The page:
MAINTAINING RELIGIOUS HARMONY AND SOLIDARITY IN INDONESIA
By : Erlangga Pratama
Indonesians are among the most religious people in the world, a recently released survey from the Pew Research Center says. Nearly all Indonesian respondents (96 percent) surveyed stated that belief in God was necessary to be moral and have good values, revealed the Pew Research Center’s “The Global God Divide” report, published on July 20.
The results of the survey, which covered 34 countries, places Indonesia alongside the Philippines as the two countries with the highest percentage of citizens (96 percent) who equate belief in God with having good values. Most Indonesians also deemed religion, God and prayer to be an important part of their lives, at respectively 98 percent, 91 percent and 95 percent of respondents.
The survey confirmed that it was important for Indonesians to define themselves along religious lines, with “religiously unaffiliated people” like agnostics and atheists rarely found in the country.
Indonesian laws guarantee freedom of religion, although in its implementation, citizens must subscribe to one of the six approved official religions: Buddhism, Catholicism, Confucianism, Hinduism, Islam or Protestantism.
Experts have said that Muslim-majority Indonesia is neither an Islamic state nor an entirely secular one, with religion largely recontextualized as a sociopolitical issue through the country’s democratic and nationalist principles.
Meanwhile, Poushter noted that Indonesia bore similarities with other highly religious societies in emerging and developing economies, where people generally tended to be more religious than people in more advanced economies.
Meanwhile, Religious Affairs Ministry spokesman Oman Fathurahman said on Monday that the Indonesian results of the Pew survey were “unsurprising”.
Oman was quick to add that Indonesia’s high religiosity must be balanced with moderate, inclusive understanding that did not claim “a [particular] religious interpretation as absolute truth”, considering the diverse religious beliefs and practices of Indonesia.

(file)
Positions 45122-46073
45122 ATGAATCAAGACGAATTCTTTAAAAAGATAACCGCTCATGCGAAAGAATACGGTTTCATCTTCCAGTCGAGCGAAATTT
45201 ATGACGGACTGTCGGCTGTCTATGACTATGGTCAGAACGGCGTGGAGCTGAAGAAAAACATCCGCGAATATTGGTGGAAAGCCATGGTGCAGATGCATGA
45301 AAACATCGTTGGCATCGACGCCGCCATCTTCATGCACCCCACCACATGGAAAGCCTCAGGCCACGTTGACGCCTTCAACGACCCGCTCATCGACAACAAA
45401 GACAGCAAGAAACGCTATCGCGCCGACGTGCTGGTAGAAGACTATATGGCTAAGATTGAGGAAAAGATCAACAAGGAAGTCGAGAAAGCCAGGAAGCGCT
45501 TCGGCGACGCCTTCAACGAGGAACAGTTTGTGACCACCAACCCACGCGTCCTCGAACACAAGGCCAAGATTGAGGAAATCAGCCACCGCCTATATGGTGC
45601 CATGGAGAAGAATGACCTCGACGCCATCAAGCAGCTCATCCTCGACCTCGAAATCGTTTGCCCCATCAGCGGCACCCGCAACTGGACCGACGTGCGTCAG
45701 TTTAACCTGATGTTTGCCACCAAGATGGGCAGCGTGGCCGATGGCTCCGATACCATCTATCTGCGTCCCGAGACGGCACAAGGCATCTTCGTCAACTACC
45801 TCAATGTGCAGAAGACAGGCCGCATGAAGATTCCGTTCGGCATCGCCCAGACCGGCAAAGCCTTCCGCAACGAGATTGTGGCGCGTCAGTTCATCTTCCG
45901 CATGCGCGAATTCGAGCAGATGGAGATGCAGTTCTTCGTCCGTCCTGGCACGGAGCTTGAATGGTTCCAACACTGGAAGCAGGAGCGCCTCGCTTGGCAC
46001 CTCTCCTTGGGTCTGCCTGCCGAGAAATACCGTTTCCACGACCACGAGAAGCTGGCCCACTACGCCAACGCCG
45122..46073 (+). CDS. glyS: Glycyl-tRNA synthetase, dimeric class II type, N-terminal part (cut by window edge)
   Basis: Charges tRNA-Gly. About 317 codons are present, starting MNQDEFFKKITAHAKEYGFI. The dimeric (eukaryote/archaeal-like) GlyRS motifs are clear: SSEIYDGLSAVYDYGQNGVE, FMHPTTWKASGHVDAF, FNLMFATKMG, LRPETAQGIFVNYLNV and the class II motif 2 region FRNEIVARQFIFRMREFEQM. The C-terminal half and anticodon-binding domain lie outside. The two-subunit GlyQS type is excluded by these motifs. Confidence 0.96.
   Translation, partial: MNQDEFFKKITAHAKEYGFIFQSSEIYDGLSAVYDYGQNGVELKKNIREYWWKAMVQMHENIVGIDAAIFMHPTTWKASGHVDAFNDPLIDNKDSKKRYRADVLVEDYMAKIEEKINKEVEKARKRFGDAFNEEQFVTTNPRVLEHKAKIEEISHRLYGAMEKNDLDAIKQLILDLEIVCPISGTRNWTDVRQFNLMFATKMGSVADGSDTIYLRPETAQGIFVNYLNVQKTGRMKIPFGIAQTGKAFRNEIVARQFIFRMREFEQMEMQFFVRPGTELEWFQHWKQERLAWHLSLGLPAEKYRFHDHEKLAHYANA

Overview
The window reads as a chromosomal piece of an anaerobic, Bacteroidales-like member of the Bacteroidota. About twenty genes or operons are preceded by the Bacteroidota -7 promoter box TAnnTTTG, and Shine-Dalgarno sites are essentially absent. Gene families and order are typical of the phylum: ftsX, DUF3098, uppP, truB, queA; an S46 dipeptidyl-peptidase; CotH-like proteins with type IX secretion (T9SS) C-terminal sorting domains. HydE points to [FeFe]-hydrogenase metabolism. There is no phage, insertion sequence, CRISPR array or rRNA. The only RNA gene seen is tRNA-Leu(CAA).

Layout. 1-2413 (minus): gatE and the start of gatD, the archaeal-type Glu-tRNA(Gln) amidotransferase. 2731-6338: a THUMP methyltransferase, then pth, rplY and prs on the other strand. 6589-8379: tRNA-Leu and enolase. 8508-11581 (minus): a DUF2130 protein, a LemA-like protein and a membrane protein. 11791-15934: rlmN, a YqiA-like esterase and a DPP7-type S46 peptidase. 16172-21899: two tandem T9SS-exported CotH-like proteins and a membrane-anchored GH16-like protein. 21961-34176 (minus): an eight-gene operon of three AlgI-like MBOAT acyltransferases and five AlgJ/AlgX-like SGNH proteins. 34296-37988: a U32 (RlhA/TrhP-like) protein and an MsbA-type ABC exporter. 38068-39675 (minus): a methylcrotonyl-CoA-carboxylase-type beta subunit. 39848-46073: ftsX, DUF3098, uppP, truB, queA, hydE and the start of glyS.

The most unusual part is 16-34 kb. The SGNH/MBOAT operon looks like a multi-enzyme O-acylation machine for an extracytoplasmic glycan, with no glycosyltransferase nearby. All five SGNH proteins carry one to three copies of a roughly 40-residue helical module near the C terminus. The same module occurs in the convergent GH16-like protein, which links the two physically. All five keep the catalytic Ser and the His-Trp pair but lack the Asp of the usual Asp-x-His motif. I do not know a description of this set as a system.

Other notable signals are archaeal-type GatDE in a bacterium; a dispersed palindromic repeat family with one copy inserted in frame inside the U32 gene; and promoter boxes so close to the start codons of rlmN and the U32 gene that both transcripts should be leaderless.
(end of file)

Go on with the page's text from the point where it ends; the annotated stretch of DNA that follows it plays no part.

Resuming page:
He said the ministry was currently strengthening and expanding its “religious moderation” programs and was including the programs in the ministry’s five-year development plan to guide future policies on religion.
Oman stressed that the purpose of religious moderation was to prevent acts of intolerance and conservative extremism, as well as to educate people to avoid freely “ignoring or degrading [other] religious values”. “In principle, they must be fair and balanced in practicing religious teachings and not be excessive [in leaning toward] either the extreme right and left, because they will both be counterproductive for the very religious people of Indonesia,” he said.
Maintaining Religious Harmony and Solidarity in Indonesia
The Pew Research Center’s “The Global God Divide” report is reflected religious harmony and solidarity in Indonesia. There is no easy way and easy job to maintain religiousity progress in Indonesia, because these country is a plural country which several religious adherents can peacefully life among each others.
However dan substanstively, the government of Indonesia has played good fasilitator, regulator and protector for religious freedom in Indonesia.
We had several experiences since a long time ago whatever and whoever will make religious unbalance or religious segregration in Indonesia, they will fail because togetherness with national tenet, Pancasila, we can build, maintain and keep religious harmony and solidarity in Indonesia.
Covid-19 outbreak has been giving deeply lesson learnt among us. We can see all of Indonesian society level have social piousness to give their help, their attention, their donation and their respect feeling among each others during those pandemic without we are looking what their religion who must be assisted. We must be happy life and be part of Indonesian society. Hopefully.
*) The writer is natioanalist columnist.
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